MatthewH7 said...

I think that schools can be a toxic social environment, not because of the way they are run, but because when you have a large group of poeple confined to one area day after day, year after year, and you will get some conflict. You put guns into the mix, and you get a really tragic incident. The main thing that contributes to this problem is that most kids will not stand up to a bully or any person who is giving the crap. If the kids would stand up to them, maybe fight them (I mean with fists, not weapons), then the bully would probably leave them alone. The problem is that since there is virtually no punishment for the bullies (the parents and teachers can't be there all the time), they continue to do it without fear. If they think that they will get into fights with all of the kids, will be embarressed in front of the people they are trying to impress, then they would not consider making fun of somebody to be worthwhile.
Maybe the way these kids are responding to the harrassment, i.e. the shootings, is a way of fighting back. They may take it too far, but in the long run it might work. I am not condoning killing people, but if a bully thinks that there is the tiniest chance that the kid they are harrassing will come at them for revenge, will kill them for what they say, do you think that they would continue making fun of them. Fear might be the way to make people stop and think "is it worth it". If the fear of revenge stops people from becoming bullies, then maybe we have been looking at this issue the wrong way.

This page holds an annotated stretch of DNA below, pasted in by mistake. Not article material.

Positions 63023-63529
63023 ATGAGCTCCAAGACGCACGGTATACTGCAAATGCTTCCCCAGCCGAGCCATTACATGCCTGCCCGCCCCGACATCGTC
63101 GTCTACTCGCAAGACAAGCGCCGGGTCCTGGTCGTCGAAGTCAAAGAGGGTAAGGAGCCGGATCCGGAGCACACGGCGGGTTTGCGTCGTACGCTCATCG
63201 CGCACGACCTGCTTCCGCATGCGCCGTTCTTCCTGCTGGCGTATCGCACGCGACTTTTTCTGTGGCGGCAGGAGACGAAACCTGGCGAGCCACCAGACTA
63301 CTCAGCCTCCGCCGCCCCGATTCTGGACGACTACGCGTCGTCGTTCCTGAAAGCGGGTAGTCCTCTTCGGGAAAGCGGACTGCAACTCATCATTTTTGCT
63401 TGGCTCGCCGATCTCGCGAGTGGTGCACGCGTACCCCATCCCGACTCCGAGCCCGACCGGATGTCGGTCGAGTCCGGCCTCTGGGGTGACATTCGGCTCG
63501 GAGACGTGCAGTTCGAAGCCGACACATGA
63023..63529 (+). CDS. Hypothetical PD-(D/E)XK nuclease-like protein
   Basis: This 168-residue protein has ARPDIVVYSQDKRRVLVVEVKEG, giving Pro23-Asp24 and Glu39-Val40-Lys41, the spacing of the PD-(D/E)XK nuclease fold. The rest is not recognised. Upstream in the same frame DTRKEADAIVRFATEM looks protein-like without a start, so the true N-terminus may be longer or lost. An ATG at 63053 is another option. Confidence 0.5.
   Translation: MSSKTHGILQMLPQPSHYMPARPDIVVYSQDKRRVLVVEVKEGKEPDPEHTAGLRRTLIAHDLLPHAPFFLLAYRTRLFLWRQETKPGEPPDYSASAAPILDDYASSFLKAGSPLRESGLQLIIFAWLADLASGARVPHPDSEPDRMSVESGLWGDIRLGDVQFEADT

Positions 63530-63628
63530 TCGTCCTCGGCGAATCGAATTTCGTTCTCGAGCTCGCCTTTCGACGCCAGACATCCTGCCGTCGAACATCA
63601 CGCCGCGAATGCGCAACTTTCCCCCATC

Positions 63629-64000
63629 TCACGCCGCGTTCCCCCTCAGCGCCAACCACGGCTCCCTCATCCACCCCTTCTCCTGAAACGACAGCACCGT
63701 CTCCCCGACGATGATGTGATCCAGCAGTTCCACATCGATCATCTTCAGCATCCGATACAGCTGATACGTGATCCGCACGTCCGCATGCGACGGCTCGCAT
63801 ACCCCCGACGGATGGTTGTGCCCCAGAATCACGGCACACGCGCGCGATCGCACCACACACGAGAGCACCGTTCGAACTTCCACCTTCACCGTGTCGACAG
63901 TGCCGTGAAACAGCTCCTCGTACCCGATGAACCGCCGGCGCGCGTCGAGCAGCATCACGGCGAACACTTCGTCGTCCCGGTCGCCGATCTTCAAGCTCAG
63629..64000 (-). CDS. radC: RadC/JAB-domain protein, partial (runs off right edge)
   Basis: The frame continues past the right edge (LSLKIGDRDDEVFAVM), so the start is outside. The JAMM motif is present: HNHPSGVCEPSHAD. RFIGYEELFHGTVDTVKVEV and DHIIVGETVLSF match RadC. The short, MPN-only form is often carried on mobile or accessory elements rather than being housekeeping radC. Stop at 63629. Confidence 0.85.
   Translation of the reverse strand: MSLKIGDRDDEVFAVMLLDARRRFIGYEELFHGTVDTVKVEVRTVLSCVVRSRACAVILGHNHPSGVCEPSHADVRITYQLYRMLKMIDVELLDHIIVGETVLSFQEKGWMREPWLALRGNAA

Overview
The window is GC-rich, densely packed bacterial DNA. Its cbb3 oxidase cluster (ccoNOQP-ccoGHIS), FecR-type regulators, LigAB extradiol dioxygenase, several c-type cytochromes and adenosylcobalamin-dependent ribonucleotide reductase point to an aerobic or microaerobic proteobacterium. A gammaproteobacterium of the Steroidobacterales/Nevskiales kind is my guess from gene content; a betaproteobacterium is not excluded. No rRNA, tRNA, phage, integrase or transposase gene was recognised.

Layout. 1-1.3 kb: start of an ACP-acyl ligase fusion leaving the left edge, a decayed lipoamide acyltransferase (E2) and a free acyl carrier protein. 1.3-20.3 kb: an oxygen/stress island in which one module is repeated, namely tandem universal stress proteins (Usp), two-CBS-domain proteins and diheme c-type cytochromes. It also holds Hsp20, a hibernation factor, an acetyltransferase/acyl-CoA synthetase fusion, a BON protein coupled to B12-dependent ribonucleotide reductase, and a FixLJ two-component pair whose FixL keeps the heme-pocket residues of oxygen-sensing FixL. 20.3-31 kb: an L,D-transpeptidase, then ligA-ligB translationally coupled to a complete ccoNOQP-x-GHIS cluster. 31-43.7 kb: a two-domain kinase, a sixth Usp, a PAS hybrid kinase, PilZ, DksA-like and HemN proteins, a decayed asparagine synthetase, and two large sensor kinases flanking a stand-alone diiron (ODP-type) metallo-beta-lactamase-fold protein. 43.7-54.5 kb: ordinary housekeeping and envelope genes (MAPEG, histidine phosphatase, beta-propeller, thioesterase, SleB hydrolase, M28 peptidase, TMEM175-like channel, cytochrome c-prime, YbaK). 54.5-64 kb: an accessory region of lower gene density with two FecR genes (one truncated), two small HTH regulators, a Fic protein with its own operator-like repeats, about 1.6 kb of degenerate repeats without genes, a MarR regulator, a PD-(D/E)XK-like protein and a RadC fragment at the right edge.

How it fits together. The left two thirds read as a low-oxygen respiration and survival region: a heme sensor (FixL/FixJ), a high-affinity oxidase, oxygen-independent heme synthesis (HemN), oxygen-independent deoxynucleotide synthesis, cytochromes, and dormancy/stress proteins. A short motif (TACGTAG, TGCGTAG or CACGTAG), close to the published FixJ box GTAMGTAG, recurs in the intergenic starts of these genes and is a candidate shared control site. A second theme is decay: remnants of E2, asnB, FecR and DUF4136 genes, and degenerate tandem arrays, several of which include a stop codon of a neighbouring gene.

Leigh W. 1 said...

You can't put to much emphasis on the school itself, moreover the vulnerabilty that teenagers have. We are at a vital point in our lives in which every decision can lead to great success or much demise. Our school is not one to be thought as a toxic enviroment in the same sense that inner-city schools are thought as. We are more of a school in which social pressure and expectations rule our everyday lives. Yes, there are those who choose to "stand out" and try to be "unconformist", but face it, we belong to one of the best public education systems in Alabama if not the nation. However, these types of expectations and pressures put on very unstable kids poses a different type of danger than if we were all divided into lets say, gangs.

billyh7 said...